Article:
What two aspects of mise-en-scene define El Pachuco's character in Zoot Suit?

Quick answer:

In these two scenes, the playwright used mise-en-scene to demonstrate El Pachuco's resistance against mainstream culture.

Expert Answers

An illustration of the letter 'A' in a speech bubbles

One of the major themes in the play is how the press helped to build negatively and hatred towards the zoot suit culture. Many of the scenes involving El Pachuco revolve around this theme. As he states:

The press distorted the very meaning of the word "zoot suit." All it is for you guys is another way to say Mexican.

At the beginning of the opening scene, the backdrop consists of a newspaper front page with the headline "ZOOT-SUITOR HORDES INVADE LOS ANGELES. US NAVY AND MARINES ARE CALLED IN." Behind the newspaper, the playwright states that black drapes create "haunting shadows ... evoking memories and feelings like an old suit hanging forgotten in the depths of a closet." From behind, El Pachuco slices through the newspaper with a knife, walks on stage, and begins to dress into his zoot suit.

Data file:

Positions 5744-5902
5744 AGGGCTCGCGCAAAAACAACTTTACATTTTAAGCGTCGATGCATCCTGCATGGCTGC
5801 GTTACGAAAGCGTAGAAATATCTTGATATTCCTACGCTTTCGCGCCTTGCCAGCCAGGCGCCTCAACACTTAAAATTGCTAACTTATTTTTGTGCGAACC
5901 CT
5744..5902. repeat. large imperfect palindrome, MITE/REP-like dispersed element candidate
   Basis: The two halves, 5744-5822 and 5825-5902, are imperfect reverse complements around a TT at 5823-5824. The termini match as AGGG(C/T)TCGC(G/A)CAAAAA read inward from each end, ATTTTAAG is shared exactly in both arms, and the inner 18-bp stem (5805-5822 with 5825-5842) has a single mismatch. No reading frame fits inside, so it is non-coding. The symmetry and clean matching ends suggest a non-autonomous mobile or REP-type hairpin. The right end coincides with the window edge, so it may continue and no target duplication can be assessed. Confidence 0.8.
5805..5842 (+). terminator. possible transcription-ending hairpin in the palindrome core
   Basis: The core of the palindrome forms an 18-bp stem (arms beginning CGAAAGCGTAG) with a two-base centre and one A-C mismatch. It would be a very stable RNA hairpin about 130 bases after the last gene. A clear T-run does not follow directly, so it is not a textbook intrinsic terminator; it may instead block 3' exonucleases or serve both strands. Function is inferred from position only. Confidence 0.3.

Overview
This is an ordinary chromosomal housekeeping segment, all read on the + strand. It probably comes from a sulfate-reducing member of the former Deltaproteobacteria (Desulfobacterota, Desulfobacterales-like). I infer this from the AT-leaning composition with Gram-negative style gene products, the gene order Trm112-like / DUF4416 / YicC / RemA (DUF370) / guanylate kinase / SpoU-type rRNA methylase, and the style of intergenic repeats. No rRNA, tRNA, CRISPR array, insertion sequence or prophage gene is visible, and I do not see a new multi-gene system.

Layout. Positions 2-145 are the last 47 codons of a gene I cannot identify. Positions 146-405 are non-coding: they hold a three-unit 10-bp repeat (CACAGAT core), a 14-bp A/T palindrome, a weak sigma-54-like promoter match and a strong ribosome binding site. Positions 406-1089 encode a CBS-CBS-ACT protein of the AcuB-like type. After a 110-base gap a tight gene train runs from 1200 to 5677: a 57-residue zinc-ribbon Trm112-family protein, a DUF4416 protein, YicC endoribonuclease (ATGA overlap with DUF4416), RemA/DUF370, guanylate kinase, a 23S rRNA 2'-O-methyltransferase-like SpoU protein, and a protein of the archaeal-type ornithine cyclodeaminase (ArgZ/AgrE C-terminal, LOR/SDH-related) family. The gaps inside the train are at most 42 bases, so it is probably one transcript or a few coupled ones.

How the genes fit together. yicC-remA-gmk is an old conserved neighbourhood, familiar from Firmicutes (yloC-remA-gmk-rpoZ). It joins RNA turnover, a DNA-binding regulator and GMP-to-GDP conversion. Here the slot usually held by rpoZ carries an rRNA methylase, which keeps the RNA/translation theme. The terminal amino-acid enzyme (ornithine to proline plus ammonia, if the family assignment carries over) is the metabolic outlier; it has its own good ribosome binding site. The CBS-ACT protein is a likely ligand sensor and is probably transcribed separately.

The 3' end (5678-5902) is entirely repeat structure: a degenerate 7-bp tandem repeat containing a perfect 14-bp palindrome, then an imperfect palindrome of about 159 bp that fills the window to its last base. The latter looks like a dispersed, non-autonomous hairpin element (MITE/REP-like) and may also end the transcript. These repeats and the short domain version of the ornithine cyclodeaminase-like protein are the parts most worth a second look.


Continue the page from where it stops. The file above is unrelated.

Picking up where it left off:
In scene 8, act one where El Pachuco is described as "the only who relaxes and moves," newspapers are arranged by the "PRESS" to form a jail cell.

Both scenes show how determined and resistant El Pachuco is against even the most oppressive forms of mainstream culture.

See eNotes Ad-Free

Start your 48-hour free trial to get access to more than 30,000 additional guides and more than 350,000 Homework Help questions answered by our experts.

Get 48 Hours Free Access
Approved by eNotes Editorial